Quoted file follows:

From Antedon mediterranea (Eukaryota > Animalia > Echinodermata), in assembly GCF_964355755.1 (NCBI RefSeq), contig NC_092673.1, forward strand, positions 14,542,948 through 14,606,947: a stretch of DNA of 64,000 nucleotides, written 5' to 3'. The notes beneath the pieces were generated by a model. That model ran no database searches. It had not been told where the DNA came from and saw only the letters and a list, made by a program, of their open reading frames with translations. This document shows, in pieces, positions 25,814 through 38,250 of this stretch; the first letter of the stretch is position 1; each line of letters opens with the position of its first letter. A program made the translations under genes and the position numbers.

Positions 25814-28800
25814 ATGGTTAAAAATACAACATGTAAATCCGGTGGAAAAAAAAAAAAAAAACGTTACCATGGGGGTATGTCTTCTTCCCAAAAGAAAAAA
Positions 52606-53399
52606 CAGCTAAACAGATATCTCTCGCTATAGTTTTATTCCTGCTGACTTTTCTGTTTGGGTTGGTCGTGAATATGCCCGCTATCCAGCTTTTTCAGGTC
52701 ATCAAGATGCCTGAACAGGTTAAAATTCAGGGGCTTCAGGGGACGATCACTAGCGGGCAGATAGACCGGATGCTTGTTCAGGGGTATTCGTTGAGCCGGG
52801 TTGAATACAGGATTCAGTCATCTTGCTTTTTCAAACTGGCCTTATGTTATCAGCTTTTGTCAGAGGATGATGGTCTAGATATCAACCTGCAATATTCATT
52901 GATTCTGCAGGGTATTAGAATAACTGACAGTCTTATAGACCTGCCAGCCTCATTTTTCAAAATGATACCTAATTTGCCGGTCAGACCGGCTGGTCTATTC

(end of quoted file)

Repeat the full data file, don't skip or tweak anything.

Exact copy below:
From Antedon mediterranea (Eukaryota > Animalia > Echinodermata), in assembly GCF_964355755.1 (NCBI RefSeq), contig NC_092673.1, forward strand, positions 14,542,948 through 14,606,947: a stretch of DNA of 64,000 nucleotides, written 5' to 3'. The notes beneath the pieces were generated by a model. That model ran no database searches. It had not been told where the DNA came from and saw only the letters and a list, made by a program, of their open reading frames with translations. This document shows, in pieces, positions 25,814 through 38,250 of this stretch; the first letter of the stretch is position 1; each line of letters opens with the position of its first letter. A program made the translations under genes and the position numbers.

Positions 25814-28800
25814 ATGGTTAAAAATACAACATGTAAATCCGGTGGAAAAAAAAAAAAAAAACGTTACCATGGGGGTATGTCTTCTTCCCAAAAGAAAAAA
Positions 52606-53399
52606 CAGCTAAACAGATATCTCTCGCTATAGTTTTATTCCTGCTGACTTTTCTGTTTGGGTTGGTCGTGAATATGCCCGCTATCCAGCTTTTTCAGGTC
52701 ATCAAGATGCCTGAACAGGTTAAAATTCAGGGGCTTCAGGGGACGATCACTAGCGGGCAGATAGACCGGATGCTTGTTCAGGGGTATTCGTTGAGCCGGG
52801 TTGAATACAGGATTCAGTCATCTTGCTTTTTCAAACTGGCCTTATGTTATCAGCTTTTGTCAGAGGATGATGGTCTAGATATCAACCTGCAATATTCATT
52901 GATTCTGCAGGGTATTAGAATAACTGACAGTCTTATAGACCTGCCAGCCTCATTTTTCAAAATGATACCTAATTTGCCGGTCAGACCGGCTGGTCTATTC